What you need to know about postpartum depression
This blog was written by Tyler Van Milligen, DO:
May is Mental Health Awareness Month and also the time of year we get to celebrate mothers, some of the most powerful women in our lives. A multitude of expectations is placed on women – mothers and new mothers included. And the postpartum period for many women can be one of the more challenging times for maintaining any sort of mental health.
The stigma surrounding mental health unfortunately creates an unsafe silence that holds many new moms hostage. I extend an invitation to make mental health during pregnancy and in the postpartum period OK to talk about. The 3-day-old, inside out milk-stained T-shirt version of motherhood shouldn’t only be shared, but it should be normalized.
The "baby blues"
Most women will experience what’s known as the “baby blues,” a period of time following delivery when moms are perhaps more tearful, disconnected, apathetic and irritable. When our bodies finish expelling another human that was developing within their bodies for almost a year, our systems need to reboot. This includes our hormones and their homeostatic surge back to baseline.
RELATED: Mary Nelle's story of postpartum depression
After birth, our estrogen and progesterone levels drop significantly which can lead to neuroendocrinological effects like the baby blues. Combine this with the compounding pressure of navigating a new life role, returning to a career, finding child care and a culture that is overly preoccupied with a sexualized version of the female body and what they should do with it, it becomes clear just how normal “not normal” can be.
When to seek help:
So when does someone ask for help? Here are some quick questions that can help guide new moms:
Have you been experiencing at least five of the following for at least two weeks:
- Reduced interest in things you used to like doing?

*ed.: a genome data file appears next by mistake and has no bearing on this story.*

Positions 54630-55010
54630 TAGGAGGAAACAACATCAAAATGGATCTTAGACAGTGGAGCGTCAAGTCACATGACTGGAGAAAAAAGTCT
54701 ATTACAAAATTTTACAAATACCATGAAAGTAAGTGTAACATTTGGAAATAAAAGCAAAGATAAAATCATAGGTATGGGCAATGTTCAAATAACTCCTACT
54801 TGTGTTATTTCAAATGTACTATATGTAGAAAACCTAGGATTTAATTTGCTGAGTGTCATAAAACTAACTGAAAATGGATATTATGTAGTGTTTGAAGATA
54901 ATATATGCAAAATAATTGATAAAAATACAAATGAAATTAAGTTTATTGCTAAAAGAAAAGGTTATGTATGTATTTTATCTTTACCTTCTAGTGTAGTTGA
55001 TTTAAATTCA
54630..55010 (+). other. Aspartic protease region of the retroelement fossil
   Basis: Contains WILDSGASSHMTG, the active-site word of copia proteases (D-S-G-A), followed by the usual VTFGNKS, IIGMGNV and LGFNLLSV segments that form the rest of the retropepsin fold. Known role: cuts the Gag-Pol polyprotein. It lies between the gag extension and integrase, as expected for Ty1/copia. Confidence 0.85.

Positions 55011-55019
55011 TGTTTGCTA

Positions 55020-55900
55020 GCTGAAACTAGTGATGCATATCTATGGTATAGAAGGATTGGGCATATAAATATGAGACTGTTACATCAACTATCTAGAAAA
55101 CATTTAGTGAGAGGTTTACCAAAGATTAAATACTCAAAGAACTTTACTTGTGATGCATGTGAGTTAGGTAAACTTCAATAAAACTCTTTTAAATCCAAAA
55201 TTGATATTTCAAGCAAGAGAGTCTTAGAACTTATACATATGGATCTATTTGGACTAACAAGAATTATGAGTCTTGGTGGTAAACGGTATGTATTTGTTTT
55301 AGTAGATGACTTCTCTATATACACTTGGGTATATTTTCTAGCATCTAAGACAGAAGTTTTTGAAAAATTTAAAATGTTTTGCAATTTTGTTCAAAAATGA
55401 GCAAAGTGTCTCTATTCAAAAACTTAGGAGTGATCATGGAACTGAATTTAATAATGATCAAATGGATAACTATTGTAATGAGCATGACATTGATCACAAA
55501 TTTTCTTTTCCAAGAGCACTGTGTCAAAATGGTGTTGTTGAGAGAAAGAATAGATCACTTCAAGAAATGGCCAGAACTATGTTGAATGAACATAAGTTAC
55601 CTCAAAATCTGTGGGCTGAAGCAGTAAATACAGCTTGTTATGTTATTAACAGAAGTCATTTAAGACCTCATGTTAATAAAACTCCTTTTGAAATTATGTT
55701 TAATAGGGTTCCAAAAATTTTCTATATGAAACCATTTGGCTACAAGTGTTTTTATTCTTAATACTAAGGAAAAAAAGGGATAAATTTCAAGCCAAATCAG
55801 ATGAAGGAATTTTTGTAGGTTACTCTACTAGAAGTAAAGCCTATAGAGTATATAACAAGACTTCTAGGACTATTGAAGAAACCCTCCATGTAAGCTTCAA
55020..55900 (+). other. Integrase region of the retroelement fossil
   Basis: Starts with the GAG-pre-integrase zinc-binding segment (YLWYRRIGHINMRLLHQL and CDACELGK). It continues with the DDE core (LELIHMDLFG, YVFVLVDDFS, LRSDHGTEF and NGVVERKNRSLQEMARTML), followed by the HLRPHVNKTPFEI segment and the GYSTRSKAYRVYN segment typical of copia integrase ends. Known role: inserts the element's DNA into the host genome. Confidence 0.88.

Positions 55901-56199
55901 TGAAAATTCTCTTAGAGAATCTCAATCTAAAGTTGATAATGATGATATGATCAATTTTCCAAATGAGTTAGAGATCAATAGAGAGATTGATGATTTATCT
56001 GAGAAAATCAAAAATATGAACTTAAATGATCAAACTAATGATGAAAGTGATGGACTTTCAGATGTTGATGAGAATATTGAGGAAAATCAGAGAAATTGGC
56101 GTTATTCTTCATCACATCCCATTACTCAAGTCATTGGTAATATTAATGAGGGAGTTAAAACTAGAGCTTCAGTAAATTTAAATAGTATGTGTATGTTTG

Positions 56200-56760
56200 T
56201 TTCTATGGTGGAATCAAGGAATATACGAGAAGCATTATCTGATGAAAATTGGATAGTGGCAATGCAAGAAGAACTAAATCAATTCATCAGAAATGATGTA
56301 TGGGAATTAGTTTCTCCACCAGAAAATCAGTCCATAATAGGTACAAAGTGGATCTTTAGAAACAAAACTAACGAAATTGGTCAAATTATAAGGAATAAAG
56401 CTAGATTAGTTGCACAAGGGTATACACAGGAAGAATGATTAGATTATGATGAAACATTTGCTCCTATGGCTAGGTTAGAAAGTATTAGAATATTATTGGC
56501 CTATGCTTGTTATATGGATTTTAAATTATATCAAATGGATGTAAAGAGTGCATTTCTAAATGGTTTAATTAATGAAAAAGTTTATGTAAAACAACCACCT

- Are you pulling away or isolating more?
- Depressed mood most of the day for most days?
- Reduced appetite?
- Moving or talking slowly?
- Feeling constantly tired or having very little or no energy?
- Trouble concentrating on even basic tasks?
- Guilty or worthless feelings?
- Thoughts of death?
When symptoms persist beyond a couple of weeks, are more intense over time, include suicidal thoughts or thoughts of harming the baby, it is time to talk about it and seek resources.
There are many misconceptions regarding postpartum depression (PPD) and its treatment including the impact of psychiatric medications on the developing fetus and excretion in breastmilk. Many safe options exist and all options can be discussed in detail with a provider.
RELATED: Learn about common mental illnesses
PPD occurs in 1 out of 7 women. Think about that the next time you’re in grocery line or sitting in a coffee shop looking at the women around you. Let’s focus on making normal “normal” and that includes PPD.
Get more insight on the maternal mental health and postpartum depression in this episode of "Your Best Life" from MercyOne:
MercyOne is dedicated to providing specialized, family-centered treatment for adolescents, adults and seniors. Through inpatient and outpatient programs, our behavioral health experts empower you to take control and get back to living your best life. Find a behavioral health expert near you.